The challenge against the USPTO’s implementation of its new continuation and claim rules continues into its seventh month. On Friday, February 8, Judge Cacheris is hosting oral arguments on the competing motions for summary judgment. Previously in this case, Judge Cacheris indicated his holding from the bench — this case may be no different.
As I have mentioned before, at best, this case is a likely partial-winner for Tafas. The patentee’s two best arguments are (1) the illegality of strictly limiting the number of continuations and (2) retroactivity problems. Two additional arguments are also potential winners: (3) that the ESD requirements are vague (not just costly) and (4) that the PTO followed improper procedures in implementing the rules.
Even if the rule challengers win, the PTO would still be able to implement portions of the new rule that limit the number of claims in newly filed applications. However, the court could potentially require that notice-and-comment process be entirely redone — thus changing the timing.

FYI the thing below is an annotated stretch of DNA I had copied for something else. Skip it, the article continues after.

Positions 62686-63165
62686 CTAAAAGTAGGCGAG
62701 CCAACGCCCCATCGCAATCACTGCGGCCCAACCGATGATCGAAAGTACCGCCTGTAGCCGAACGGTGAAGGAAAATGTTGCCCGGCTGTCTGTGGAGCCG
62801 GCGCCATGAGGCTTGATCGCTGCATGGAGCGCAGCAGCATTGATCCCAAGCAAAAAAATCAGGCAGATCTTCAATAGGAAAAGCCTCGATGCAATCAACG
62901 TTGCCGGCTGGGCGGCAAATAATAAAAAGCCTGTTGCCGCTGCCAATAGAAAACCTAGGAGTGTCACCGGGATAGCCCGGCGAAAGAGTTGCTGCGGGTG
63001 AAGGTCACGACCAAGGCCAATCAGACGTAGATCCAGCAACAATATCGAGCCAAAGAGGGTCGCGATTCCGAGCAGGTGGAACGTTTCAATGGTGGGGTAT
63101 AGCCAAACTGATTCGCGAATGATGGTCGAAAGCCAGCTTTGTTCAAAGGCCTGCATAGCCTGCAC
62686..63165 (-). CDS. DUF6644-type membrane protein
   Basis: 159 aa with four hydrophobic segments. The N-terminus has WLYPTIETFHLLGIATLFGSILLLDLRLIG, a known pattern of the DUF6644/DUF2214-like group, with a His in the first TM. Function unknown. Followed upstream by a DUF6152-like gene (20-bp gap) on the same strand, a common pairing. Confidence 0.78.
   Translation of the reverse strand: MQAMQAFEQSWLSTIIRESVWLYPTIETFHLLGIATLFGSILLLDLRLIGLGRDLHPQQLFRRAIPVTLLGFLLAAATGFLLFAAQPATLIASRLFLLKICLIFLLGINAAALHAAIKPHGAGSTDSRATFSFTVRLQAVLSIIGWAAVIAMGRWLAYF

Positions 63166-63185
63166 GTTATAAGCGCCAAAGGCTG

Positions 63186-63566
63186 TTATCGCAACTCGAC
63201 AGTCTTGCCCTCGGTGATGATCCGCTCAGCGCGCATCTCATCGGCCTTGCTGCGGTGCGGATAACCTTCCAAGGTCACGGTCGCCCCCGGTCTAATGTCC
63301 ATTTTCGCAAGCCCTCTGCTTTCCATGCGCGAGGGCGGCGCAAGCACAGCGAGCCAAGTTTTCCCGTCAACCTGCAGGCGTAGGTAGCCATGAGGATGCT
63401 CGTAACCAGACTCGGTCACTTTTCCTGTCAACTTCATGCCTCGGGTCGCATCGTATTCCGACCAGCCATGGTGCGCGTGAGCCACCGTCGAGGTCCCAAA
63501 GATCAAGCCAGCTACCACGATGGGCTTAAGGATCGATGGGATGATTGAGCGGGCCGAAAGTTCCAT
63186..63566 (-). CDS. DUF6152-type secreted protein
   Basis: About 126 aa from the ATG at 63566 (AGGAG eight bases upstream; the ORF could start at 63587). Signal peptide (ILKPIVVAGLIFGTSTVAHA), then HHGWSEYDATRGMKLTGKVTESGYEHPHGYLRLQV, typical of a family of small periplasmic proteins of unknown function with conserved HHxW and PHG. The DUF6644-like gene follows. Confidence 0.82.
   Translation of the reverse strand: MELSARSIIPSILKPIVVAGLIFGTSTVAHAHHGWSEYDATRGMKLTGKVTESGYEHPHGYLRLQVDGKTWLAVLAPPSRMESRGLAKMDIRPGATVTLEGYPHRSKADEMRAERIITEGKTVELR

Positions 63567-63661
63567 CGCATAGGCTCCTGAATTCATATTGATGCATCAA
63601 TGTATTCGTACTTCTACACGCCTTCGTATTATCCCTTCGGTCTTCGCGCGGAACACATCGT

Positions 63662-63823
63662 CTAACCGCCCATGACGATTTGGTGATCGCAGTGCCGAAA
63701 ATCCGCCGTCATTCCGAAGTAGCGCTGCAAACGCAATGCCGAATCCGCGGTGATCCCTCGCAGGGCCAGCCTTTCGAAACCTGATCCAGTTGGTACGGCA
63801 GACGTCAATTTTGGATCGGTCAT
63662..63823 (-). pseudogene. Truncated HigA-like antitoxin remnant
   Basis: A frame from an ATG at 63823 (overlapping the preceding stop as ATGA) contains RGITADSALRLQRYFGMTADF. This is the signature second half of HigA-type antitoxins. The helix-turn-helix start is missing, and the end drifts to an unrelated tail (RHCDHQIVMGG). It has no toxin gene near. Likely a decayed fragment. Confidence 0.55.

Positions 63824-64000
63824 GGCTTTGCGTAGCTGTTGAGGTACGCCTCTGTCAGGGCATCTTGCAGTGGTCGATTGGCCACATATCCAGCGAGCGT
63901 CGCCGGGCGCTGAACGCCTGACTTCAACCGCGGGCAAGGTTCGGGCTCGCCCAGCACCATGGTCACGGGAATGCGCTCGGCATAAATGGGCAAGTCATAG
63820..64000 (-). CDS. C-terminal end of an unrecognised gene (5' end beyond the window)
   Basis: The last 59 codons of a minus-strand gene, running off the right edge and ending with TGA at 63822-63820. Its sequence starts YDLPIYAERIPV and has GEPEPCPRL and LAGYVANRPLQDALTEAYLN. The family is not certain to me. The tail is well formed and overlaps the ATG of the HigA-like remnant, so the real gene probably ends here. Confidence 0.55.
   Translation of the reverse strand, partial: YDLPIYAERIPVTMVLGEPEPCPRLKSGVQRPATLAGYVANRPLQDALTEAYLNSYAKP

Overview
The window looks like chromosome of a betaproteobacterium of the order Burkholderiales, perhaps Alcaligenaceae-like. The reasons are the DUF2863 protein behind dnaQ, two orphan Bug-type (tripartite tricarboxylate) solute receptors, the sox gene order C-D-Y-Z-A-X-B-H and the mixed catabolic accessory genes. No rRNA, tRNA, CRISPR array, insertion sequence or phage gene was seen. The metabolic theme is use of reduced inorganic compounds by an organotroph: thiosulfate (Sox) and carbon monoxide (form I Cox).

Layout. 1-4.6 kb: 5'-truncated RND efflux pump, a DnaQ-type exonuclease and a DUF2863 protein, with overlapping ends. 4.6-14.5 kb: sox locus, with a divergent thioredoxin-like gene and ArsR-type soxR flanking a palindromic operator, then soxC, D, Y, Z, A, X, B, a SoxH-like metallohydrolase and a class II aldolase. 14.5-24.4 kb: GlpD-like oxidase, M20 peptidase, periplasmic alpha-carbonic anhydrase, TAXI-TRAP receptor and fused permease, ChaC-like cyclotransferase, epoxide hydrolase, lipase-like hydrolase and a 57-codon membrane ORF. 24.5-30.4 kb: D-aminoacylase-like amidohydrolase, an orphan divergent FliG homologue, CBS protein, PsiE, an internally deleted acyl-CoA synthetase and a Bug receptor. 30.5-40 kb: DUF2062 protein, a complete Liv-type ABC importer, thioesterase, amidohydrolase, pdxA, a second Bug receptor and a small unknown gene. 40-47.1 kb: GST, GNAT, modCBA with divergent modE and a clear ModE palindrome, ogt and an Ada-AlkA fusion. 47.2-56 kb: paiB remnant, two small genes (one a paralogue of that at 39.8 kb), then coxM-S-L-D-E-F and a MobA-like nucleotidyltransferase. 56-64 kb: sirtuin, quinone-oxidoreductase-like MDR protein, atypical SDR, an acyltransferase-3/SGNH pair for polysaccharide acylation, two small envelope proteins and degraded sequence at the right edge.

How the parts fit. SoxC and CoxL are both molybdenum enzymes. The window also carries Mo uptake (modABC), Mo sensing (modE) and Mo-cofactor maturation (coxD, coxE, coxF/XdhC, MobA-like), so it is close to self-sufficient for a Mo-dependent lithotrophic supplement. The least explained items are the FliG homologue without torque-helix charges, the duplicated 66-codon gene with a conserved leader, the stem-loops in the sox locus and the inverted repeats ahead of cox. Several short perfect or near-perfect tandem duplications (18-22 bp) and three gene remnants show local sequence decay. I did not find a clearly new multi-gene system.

- Docket & Briefs on Justia
- Polestar Amicus is particularly interesting [as discussed by PatentHawk]
- PLI’s Quinn will be blogging from the event.
- Regarding Paragraph two above, I also predicted the Patriot’s to win. . .
- One argument against the possibility of ‘splitting’ the rules is that no party has asked for that rule — both sides are going all or nothing.
- It is also interesting to consider why none of the plaintiffs or amici have been able to pursuade the Senate to include limits on PTO power in the proposed Patent Reform Act of 2007.